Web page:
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Coldwater Crown | Preview

August 2, 2016
1097 Views
Designer: Brian Suhre | Artists: Ryan Coleman, Beth Sobel | Publisher: Bellwether Games, 2017
Players: 2-4 | Playing time: 90 Minutes

This is a preview of a non-final prototype. Components, art, and the rules described in this preview may change between now and the final, published game.

T

he fog lies heavily across the still water as you arrive, rod and tackle box in hand. You’ve spent weeks preparing for this moment, choosing the best bait, tying the best lures, but will it be enough? Can you catch the ‘big one’, or will you be left with just another tale to tell around the bar? Either way, the Coldwater Crown fishing tournament has begun!

Coldwater Crown, from Brian Suhre and Bellwether Games, is an indie title looking to break the mold both thematically and mechanically. Using an innovative style of worker placement that allows you to act when placing and removing workers, players compete to catch a variety of fish from the shore, lake, and river to submit into the Coldwater Crown tournament.

Cast Em’ Out and Reel Em’ In

Gameplay in Coldwater Crown centers around a simple action order:

  1. Place an angler token (worker) onto an unoccupied space.
  2. Remove an angler token from an occupied space.

Each time you place or remove an angler token, you’ll get to take an action based on the chosen space and the number appearing on the token, either “1” or “2.” Interacting with one of the six colored spaces allows you to remove some or all of the matching bait tokens from your player board, while visiting the Port allows you to either fill one section of your board with bait, or collect a Master Angler card from those on display. When one of the four quadrants on your board has been completely emptied, you’ve caught a fish in the location corresponding to the color of the last piece of bait that was removed and the quadrant it was removed from.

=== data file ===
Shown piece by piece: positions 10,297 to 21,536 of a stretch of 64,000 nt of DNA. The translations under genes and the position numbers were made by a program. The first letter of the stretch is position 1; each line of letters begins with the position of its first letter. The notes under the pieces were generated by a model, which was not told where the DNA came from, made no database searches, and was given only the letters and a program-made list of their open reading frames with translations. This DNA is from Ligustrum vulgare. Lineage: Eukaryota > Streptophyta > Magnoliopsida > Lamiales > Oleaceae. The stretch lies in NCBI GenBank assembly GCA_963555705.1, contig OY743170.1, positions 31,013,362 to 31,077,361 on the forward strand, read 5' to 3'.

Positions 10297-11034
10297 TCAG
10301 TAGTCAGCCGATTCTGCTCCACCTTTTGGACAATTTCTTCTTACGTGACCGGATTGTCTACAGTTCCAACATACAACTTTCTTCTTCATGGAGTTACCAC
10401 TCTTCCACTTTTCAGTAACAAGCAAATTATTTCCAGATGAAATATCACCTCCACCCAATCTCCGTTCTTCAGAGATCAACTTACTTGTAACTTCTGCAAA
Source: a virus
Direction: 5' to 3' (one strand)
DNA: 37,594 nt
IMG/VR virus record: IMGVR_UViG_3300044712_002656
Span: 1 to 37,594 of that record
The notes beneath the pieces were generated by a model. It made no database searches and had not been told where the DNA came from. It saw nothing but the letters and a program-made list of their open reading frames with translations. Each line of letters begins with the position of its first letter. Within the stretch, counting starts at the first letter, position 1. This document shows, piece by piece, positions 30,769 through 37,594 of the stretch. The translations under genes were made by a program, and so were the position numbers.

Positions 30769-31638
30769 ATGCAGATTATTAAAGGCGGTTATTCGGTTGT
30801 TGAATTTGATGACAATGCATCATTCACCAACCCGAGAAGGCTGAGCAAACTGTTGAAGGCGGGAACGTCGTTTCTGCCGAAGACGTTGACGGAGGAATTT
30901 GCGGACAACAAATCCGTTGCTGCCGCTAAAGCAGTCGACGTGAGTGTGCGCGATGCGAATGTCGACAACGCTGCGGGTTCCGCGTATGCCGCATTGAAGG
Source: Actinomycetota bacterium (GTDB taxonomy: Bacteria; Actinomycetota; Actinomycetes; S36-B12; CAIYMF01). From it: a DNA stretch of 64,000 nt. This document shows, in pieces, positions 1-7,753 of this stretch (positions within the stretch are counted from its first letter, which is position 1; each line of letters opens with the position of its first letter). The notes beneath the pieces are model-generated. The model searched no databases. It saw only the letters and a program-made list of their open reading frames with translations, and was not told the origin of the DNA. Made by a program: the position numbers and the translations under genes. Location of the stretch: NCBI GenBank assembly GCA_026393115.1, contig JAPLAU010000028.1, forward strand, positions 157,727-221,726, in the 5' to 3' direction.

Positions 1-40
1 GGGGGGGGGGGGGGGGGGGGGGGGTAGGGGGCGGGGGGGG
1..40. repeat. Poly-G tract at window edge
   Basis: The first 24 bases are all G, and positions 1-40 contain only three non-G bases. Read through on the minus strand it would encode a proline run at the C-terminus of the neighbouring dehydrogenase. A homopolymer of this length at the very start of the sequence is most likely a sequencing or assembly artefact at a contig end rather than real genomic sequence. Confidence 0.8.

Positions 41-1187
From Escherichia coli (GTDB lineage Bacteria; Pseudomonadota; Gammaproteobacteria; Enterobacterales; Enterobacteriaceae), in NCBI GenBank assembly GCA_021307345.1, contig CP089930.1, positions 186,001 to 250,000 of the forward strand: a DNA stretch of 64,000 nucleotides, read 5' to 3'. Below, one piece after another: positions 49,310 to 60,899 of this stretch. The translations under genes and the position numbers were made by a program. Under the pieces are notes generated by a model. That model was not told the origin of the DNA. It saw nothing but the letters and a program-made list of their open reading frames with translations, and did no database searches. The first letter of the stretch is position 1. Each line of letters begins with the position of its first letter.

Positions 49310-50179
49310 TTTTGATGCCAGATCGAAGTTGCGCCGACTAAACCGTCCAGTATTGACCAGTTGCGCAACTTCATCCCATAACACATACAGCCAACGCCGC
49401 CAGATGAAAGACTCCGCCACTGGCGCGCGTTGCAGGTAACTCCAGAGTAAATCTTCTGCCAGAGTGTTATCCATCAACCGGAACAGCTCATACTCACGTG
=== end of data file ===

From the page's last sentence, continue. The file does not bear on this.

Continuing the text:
board

As mentioned, the player board features four quadrants, numbered 3 through 6, which represents the amount of bait added when filling in that section. To reward the added difficulty of the bigger sections, you may take a random tackle-box token, which provides one of four bonus actions when spent after completing the ‘5’ section of your board, or when completing the ‘6’ spot, take the top card from the fish deck in place of the fish you would have caught.

There are four Master Angler cards available to take from the Port at any one time, and each feature a specific fish for set-collection purposes, as well as a number of colored spaces that match the six types of bait. To complete a claimed card, you must fill in those spots with the bait you remove from your personal board.

Through the ebb and flow of the player turns, you’ll be adding and removing bait, completing Master Angler cards, and catching fish from the three fishing areas. These actions all relate to the end-game through the various scoring contests available in the tournament. During the game, you can score points for collecting a variety of different fish, for completing sets of Master Angler cards, and for fulfilling the fish-specific “Species Challenge.” The bulk of the points gained will come from the end game, through the weight contests in each of the three fishing locations. You and your opponents will submit the heaviest fish from each species available at that location and earn points based on total weight caught. The total of these various scoring opportunities determines the victor!

I Caught You A Delicious Bass

Coldwater Crown is a relatively unassuming title. It’s a lightweight euro-style game about fishing. Uniquely themed but also a little underwhelming at first pass. Fortunately, thanks to a fresh mechanical design and a catching aesthetic, Coldwater Crown has come together as a legitimately stellar package. It manages to bring the theme of competitive fishing to the forefront, while still maintaining a strong mechanical flavor.